Healthcare + Wearables + Service Design

Solving Clinician Overload with Wearables

How could a company use a recently-acquired biometrics device, and what real-world problems could it solve?

If you’ve visited a patient recovery room in a hospital recently, you probably noticed several different pieces of equipment attached to the patient or near the bed. Together, this equipment is meant to augment the nurses, doctors and other clinicians responsible for patient care: a nurse can’t stay in the patient’s room 24-hours per day, but a piece of technology can call a circulating nurse to an emergent condition that needs immediate attention. New devices offer the promise of greater leverage: a few devices allow the clinician to effectively be in multiple places at once.

Of course, that future vision can only be achieved through incremental improvement. Every time a new piece of technology is added to a clinical environment, careful consideration must be given to how this equipment works with all of the other, already existing tools. Without this step, healthcare workers end up being burdened rather than augmented.

Our client had recently acquired a powerful piece of biometric equipment that had clear clinical applications. These devices generated volumes of patient data, and it was our challenge to understand how we could translate this data into actionable prompts in a busy clinical environment without overwhelming already busy clinicians.

Key Questions

What problems does this technology actually solve for our clinical users?

While we knew the data collected by our equipment was not itself novel, the way that data was collected, and the potential the real-time collection had to improve patient care outcomes, was. We made a plan to conduct dozens of research sessions over hundreds of hours in clinical environments. By watching clinicians use existing tools and by interviewing those clinicians, we developed a clear vision for how this new tool could support existing processes.

How do you perform research with subjects who would otherwise be saving people’s lives?

It’s not uncommon for us to perform research for products oriented at professional and technical users. Healthcare is always an especially challenging context: when we ask for a nurse or doctor’s time for an interview, we do so knowing that they could be spending their time helping their patients elsewhere. Technical research also requires us to have a deep understanding of the subject matter and vocabulary so that we can relate to our research participants in a way that will allow us to effectively communicate. For this project, we developed particularly efficient research protocols that allowed us to very quickly introduce, and then evaluate our ideas with our participants.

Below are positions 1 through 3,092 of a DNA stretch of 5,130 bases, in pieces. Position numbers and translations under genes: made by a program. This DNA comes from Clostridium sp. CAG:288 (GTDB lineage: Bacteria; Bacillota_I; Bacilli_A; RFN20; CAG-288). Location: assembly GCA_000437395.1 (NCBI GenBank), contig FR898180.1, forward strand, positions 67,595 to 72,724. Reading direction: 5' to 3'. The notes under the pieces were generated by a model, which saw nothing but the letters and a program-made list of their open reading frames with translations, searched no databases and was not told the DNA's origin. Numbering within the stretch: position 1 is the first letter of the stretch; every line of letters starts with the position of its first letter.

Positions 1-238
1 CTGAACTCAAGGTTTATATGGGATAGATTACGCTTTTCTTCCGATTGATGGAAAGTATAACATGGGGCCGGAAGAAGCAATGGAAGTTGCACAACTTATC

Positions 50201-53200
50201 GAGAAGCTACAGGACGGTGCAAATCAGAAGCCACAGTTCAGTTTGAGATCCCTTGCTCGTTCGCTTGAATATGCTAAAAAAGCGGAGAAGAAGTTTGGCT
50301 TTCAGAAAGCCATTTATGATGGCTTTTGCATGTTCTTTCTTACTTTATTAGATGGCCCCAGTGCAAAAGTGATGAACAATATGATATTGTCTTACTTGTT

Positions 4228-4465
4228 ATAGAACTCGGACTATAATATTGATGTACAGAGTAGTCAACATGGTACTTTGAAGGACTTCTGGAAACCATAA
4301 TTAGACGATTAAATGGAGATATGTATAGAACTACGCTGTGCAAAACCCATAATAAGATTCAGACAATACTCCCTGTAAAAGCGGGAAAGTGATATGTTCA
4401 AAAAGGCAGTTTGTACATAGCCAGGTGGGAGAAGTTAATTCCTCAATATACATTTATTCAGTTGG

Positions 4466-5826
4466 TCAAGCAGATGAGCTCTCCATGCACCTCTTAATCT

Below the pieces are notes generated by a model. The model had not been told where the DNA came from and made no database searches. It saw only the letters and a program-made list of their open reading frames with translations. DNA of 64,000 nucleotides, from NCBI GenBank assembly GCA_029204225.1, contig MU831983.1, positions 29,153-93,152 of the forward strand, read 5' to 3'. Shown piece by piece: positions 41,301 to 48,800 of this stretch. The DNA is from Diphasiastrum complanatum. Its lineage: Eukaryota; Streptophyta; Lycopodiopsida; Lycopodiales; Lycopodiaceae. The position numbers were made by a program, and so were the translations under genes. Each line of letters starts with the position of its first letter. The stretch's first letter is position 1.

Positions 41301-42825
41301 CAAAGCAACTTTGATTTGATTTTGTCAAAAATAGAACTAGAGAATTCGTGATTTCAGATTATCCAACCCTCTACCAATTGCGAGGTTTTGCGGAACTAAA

What channel or modality would be most successful for this product?

Clinical environments are saturated with interfaces and stimuli. Sounds, colors, screens and lights are all employed to convey information to the various clinical roles. An analysis of the existing environments in which our product would be used led us to design a wearable interface that provides haptic feedback. Most of the time, this interface is perfectly inert, but when it detects a potential issue, it immediately provides clear, concise feedback that alerts the clinician that action is needed.

Solving Clinician Overload with Wearables
The Outcome

Hand-off to PM

Creating an in-depth manual to explain all system behaviors as well as functioning prototype, allowed anyone to pick up the project and move it forward after our contract was finished.


Deliverables

  • User journey maps
  • Annotated wireframes
  • Functioning prototype
  • Visual pattern library
  • Interaction pattern library
  • System behavior manual
  • Executive summary
The Project Numbers
200+

Hours of onsite research

20+

Expert interviews

Not only were we able to design the first vision of what this product could be, but we were able to help our client develop a relationship with a hospital that would go on to pilot the product.